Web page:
On Monday, Bethany and I visited Ballarat's famous historic town theme park, Sovereign Hill. Bethany's Aunt Steph works there as an Education Officer, which was handy because not only was there free entry, but we got a personalised behind-the-scenes tour with lots of cute photo ops:
Aunt Steph teaches Bethany her name in ladylike handwriting
Early left-wing tendencies
Rare 19th century colour portrait of Bethany and I
It was entirely too much fun.
And now for a clumsy segue from historic photos to a bit of real family history. We are actually visiting Melbourne for Bethany's Great Nanna Rose's 90th birthday. She is Bethany's mother's, mother's, mother, and it is pretty cool that we all have this opportunity to get together.
Me, Bethany, Nanna 'Rain, and Great Nanna Rose
I thought it would be a nice idea to ask my mum and nanna about their memories of early motherhood to see what's changed. The answers were eye-opening and made me appreciate how easily I have it now.
My mum had me when she was 29, the same age I had Bethany. Both she and my dad had only just finished uni, so they didn't have a lot of money. My mum used terry cloth towelling nappies with safety pins, and she had to scrub them clean in the laundry sink before putting them in the washing machine. They had a tiny one-bedroom house so there was really no question of where the baby would sleep. Unfortunately for my mother, I was a difficult baby with breathing problems, and woke at least five times a night crying and distressed from when I was several months old, until about two and a half, when the problem was finally identified (overlarge adenoids) and I had surgery to remove it. She remembers being desperately tired.
A baby me and my mum on the right.
From the moment I was born my mum did odd consultancy jobs researching historic buildings. It wasn't so much a question of needing the money, as needing a chance to have some adult time, and the work bought her a chance to pay a babysitter to take me (and then my sister) for some time each week. She had just moved to Geelong when she had me and didn't really know anyone apart from my father, so her experience of being a young mother was that it was very isolated.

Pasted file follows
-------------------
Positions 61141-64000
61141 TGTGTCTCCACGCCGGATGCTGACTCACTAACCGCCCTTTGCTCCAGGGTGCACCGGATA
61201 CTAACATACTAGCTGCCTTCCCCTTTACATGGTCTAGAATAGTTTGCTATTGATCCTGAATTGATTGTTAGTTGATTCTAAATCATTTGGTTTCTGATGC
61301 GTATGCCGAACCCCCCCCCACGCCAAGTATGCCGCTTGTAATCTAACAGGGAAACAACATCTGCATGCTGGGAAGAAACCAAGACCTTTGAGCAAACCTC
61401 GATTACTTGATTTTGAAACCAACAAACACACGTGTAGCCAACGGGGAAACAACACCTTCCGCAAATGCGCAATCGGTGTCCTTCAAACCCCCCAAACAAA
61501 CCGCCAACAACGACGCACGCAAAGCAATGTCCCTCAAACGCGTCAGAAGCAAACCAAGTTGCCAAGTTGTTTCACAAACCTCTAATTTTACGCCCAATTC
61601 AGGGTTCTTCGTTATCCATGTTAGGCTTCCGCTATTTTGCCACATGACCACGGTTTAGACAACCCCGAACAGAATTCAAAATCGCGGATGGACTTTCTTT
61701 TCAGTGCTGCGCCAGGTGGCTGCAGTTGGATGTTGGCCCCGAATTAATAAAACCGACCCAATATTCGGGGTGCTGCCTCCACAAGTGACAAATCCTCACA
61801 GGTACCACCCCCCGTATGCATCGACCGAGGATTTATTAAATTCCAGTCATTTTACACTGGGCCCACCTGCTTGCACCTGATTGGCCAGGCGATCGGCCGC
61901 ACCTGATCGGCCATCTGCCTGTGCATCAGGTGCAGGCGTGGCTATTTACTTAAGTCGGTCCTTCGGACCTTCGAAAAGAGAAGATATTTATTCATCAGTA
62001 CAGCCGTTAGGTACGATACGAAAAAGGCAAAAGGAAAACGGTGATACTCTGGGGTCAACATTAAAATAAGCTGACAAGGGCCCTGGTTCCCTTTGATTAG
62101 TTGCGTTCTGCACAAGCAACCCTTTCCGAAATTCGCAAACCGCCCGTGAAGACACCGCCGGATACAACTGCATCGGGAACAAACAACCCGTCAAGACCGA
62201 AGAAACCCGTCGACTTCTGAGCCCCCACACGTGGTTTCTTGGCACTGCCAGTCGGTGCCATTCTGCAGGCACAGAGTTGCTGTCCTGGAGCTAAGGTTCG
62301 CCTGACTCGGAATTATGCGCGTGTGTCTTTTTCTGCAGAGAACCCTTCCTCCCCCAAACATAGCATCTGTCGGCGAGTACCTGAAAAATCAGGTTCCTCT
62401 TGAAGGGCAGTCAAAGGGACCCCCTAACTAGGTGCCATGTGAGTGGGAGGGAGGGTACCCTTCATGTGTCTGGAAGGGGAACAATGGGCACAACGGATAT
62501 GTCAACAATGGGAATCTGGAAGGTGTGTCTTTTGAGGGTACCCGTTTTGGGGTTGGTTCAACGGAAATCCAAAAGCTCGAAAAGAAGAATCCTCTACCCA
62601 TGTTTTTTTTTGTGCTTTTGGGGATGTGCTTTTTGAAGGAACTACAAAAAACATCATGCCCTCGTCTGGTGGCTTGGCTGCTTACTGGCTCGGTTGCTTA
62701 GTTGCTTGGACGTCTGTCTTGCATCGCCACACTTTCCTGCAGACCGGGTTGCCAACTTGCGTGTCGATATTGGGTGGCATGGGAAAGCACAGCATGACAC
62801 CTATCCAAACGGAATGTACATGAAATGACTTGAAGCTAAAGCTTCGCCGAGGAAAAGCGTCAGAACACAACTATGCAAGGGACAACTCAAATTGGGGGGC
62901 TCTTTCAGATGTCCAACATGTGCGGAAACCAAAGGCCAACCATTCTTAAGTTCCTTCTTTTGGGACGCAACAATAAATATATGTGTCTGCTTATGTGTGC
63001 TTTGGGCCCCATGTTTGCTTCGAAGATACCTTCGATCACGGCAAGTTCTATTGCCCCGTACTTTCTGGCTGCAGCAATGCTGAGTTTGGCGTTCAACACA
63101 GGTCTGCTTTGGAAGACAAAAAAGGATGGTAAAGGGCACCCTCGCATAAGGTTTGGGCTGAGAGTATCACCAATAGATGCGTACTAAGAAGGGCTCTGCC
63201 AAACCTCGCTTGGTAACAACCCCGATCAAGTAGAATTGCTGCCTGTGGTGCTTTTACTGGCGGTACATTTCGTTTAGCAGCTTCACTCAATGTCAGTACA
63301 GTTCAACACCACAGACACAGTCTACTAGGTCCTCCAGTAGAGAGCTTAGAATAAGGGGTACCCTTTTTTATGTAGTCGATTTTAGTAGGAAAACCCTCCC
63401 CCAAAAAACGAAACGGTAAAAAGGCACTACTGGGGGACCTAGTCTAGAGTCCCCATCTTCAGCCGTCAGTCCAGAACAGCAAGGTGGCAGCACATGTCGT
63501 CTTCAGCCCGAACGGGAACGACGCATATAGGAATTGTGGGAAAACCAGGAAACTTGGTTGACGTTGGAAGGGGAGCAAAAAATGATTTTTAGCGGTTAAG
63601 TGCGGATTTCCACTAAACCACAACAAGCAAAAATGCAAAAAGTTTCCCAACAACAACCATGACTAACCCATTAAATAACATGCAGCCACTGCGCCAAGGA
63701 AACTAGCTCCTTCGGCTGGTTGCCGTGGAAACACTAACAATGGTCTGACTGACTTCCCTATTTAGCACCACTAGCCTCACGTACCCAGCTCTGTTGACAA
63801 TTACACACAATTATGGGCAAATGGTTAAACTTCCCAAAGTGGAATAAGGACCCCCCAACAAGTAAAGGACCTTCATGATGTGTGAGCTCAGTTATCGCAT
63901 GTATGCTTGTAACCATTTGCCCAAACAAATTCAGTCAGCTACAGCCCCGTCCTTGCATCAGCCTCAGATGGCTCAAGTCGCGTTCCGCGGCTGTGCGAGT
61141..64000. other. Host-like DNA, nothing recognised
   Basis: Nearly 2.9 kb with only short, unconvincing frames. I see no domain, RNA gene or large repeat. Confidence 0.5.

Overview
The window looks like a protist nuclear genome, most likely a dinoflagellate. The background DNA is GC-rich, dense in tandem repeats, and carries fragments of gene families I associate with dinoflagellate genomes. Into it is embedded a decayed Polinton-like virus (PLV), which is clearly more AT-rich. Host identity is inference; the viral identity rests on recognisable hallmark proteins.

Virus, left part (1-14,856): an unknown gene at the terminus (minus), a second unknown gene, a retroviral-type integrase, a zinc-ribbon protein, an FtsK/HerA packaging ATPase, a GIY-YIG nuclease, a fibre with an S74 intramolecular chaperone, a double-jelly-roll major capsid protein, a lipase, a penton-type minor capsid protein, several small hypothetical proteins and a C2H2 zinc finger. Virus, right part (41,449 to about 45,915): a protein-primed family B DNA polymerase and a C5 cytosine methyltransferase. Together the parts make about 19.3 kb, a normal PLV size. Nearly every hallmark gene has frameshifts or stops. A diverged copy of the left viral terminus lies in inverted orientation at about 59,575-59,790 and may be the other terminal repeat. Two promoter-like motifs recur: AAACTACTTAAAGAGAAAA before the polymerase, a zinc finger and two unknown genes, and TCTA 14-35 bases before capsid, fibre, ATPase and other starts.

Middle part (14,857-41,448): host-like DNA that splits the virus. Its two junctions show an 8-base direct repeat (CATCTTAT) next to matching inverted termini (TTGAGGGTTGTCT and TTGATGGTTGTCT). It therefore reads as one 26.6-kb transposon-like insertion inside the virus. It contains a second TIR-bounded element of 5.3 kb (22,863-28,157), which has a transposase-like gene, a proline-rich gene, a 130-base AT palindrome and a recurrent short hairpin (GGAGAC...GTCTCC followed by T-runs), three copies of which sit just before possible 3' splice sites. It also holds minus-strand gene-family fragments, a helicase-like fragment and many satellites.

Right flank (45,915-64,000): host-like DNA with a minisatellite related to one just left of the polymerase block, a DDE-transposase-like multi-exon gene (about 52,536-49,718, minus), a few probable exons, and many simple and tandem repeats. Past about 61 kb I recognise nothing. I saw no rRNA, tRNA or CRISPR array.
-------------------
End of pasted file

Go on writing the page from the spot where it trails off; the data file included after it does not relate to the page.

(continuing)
My nanna, Rose, was born in 1920 and grew up during the depression. Her mother died when she was eight and Rose was raised by her oldest sister. By the time she was 14, she had left school to work. She walked 2 miles to the train station each morning then caught a train for an hour's journey to Richmond to work at a factory, then back home each day. She met my grandfather just before the war, and was engaged to him when he was posted to Rottnest Island. Their first child, Barbara, was born a couple of years after the war ended.
Barbara, Cecil, Margaret, and Rose
When I asked my nanna about her memories of being a new mother, she laughs and says she doesn't remember a lot now. But she does remember living in the front room of a small house provided by the army when she was pregnant, and sitting out on the porch and knitting and knitting so she would have enough baby clothes. It was far too expensive to buy clothes. Apparently, she did so much knitting that the army turned off the electricity to the porch light because they deemed her electricity consumption excessive.
She was also able to borrow a sewing machine to make nappies out of flannelette material. When she had the babies she was lucky enough to be living with her husband's parents who had a 'copper' which you could light a fire under, so she had hot water each day to wash the nappies. She breastfed all her children, but 'oh, the sore nipples!' She had watched her older sister breastfeed her children, but 'each baby was different and it depended how they moved their mouths'. With the first baby, they couldn't afford a pram so they just carried the baby everywhere. With the second child they bought a motorbike with a sidecar to get around.